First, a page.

Professor, University of Texas Health Science Center at Houston
A Fibrin-Binding Peptide for Targeting Drug-Loaded Liposomes to Atherosclerotic Plaques
The predominant treatment for coronary arterial or peripheral arterial narrowing is introduction of a catheter into the blocked artery to clear the clot and introduce a stent to keep the vessel open, a procedure known as percutaneous intervention (PCI). Often, the atherosclerotic plaque, or atheroma, that caused the clot regrows around the stent, creating another risk for clot formation. Currently, patients are kept on chronic anticoagulant protocols to reduce risk of recurrent thrombosis. We have developed a targeted controlled release nanomedical technology for prevention of neoatherosclerosis in these cases. The approach consists of simultaneous local administration of two ultrasound-sensitive liposomal formulations with external ultrasound application at the time of stent placement. One echogenic liposome (ELIP) is loaded with pioglitazone (PGN), an anti-inflammatory thiazolidinedione drug, and conjugated to a fibrin-binding nonapeptide, GPRPPGGGC (PAFb), through a thioether linkage to a maleimidophenylbutyrate phosphatidylethanolamine (MPB-PE) component of the liposome. The N-terminal pentapeptide is the fibrin-binding sequence, followed by a tri-glycyl spacer and a C-terminal cysteinyl thiol for conjugation. Fibrin is a late-stage atheroma marker. The other liposome is loaded with nitric oxide gas (NO-ELIP) to increase arterial wall permeability so that the atheroma-stabilizing agent can get into all parts of the arterial wall, maximizing product delivery. In an in vivo proof-of-principle procedure, we demonstrated atheroma neointimal and medial localization of fluorophore-labeled PAFb-PGN-ELIP in a Yucatan miniswine atherosclerosis model. Anti-ICAM-1 conjugated PGN-ELIP showing similar atheroma localization demonstrated appreciable inhibition of atheroma progression in the same model. We are now conducting further miniswine experiments to confirm efficacy of the peptide formulation prior to FDA submission for Phase 1 and Phase 2 clinical trials.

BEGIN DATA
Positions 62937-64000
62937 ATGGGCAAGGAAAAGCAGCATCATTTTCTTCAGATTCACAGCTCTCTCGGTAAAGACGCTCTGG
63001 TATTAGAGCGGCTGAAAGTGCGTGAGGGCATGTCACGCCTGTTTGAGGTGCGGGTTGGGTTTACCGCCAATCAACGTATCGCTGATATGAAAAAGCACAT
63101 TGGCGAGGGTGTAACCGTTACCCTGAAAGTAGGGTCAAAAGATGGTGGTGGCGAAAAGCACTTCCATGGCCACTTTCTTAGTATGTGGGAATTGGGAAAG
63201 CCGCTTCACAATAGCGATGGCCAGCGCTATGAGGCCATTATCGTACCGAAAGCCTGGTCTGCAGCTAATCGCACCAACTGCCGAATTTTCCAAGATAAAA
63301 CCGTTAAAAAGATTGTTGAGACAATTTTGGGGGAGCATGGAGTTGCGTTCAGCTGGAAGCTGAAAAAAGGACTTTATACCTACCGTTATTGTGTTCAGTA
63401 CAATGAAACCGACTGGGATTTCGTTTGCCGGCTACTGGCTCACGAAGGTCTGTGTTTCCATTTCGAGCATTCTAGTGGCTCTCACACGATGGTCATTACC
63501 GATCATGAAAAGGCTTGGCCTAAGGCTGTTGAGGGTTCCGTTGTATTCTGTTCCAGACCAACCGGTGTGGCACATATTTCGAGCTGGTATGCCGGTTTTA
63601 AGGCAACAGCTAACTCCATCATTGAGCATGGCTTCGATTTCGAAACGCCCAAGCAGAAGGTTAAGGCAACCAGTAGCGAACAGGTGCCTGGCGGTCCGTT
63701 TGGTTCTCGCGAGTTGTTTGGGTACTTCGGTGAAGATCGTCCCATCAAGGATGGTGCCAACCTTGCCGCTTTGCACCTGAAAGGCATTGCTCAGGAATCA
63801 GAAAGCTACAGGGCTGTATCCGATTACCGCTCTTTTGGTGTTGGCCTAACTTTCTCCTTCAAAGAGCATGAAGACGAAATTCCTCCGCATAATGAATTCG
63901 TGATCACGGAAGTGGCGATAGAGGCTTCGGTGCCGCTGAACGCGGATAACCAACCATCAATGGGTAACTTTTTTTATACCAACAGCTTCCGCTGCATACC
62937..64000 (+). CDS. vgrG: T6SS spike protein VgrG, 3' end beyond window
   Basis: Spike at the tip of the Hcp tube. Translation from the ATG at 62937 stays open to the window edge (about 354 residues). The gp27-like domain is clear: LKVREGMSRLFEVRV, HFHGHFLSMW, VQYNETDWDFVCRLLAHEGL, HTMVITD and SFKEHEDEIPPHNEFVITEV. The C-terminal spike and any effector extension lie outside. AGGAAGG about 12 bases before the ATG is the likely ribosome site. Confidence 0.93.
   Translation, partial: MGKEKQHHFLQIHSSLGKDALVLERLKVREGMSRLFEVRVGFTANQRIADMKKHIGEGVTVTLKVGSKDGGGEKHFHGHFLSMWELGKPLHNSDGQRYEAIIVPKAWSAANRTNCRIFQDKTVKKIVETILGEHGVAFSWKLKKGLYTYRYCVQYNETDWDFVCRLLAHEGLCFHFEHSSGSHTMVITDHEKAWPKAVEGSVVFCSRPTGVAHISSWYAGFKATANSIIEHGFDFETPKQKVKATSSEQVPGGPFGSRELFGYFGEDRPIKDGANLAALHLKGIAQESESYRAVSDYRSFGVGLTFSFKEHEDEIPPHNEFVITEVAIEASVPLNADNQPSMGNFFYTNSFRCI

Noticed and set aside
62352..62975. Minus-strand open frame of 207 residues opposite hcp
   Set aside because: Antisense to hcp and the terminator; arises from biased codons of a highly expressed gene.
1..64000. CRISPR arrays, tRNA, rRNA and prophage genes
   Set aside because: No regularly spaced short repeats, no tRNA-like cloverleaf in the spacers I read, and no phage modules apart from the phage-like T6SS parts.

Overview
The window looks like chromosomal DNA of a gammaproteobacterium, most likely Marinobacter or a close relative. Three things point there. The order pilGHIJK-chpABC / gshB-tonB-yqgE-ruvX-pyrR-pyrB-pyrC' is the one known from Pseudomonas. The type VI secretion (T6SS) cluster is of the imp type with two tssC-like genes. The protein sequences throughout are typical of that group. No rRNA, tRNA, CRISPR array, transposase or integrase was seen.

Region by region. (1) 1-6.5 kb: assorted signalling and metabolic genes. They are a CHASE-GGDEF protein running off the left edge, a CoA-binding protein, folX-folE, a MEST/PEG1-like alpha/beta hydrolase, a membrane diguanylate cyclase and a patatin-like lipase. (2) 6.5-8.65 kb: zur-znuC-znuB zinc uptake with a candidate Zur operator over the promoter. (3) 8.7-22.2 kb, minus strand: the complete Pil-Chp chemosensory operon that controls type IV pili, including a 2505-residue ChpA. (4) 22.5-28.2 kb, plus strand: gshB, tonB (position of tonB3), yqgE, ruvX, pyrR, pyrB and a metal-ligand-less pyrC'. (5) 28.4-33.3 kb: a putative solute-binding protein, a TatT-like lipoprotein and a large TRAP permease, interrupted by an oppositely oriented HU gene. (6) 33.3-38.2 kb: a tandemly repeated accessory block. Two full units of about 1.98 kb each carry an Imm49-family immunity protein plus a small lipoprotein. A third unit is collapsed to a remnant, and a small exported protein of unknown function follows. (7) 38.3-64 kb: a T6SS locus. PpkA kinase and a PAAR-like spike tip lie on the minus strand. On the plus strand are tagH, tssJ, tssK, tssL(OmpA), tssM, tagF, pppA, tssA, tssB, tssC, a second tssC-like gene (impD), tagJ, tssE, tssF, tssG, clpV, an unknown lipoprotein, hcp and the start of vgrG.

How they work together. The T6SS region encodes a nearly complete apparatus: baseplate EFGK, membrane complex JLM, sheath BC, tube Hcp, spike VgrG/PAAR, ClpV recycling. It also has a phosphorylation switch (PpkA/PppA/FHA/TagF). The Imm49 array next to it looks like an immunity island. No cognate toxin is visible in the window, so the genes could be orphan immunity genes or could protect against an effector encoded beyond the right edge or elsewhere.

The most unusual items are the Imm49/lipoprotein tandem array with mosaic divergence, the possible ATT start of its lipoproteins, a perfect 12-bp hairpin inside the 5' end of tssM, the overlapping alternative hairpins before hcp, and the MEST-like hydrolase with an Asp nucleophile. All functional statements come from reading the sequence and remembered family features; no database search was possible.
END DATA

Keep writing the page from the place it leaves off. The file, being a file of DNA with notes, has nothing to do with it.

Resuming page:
For more than 40 years, Dr. Melvin Klegerman has conducted biomedical research focusing on immunochemistry, immunoassay development, and conjugation chemistry. He is professor in the Division of Cardiovascular Diseases at the University of Texas Health Science Center in Houston, where he works with other cardiovascular researchers to develop targeted immunoliposomes for diagnosis and treatment of cardiovascular diseases. As part of this effort, Dr. Klegerman founded two companies to develop the echogenic liposome technology into clinical products. He is an author of 97 scientific papers, reviews and chapters, awardee of 6 patents, and co-editor of a textbook of pharmaceutical biotechnology (1992).